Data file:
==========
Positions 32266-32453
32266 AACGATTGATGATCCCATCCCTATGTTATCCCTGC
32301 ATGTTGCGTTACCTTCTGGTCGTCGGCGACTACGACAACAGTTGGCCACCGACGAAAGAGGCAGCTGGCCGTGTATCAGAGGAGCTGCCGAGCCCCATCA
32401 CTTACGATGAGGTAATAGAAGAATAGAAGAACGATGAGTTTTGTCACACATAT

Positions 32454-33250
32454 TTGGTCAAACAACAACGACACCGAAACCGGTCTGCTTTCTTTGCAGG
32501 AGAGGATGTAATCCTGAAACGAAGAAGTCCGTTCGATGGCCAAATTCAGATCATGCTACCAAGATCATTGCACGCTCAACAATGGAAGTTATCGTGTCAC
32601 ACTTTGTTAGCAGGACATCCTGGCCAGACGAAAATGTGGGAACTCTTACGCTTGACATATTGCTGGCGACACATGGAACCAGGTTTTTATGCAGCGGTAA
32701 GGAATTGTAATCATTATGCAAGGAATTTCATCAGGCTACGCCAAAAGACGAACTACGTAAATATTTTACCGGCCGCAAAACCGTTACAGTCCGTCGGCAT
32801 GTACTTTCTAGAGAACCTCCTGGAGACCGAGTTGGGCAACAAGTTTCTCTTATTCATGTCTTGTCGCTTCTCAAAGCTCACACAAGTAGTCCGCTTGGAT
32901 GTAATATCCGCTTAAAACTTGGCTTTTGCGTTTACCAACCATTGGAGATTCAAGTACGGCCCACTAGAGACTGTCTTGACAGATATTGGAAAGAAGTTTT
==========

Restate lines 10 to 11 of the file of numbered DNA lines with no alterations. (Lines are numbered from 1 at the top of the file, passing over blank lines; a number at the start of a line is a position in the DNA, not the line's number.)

32801 GTACTTTCTAGAGAACCTCCTGGAGACCGAGTTGGGCAACAAGTTTCTCTTATTCATGTCTTGTCGCTTCTCAAAGCTCACACAAGTAGTCCGCTTGGAT
32901 GTAATATCCGCTTAAAACTTGGCTTTTGCGTTTACCAACCATTGGAGATTCAAGTACGGCCCACTAGAGACTGTCTTGACAGATATTGGAAAGAAGTTTT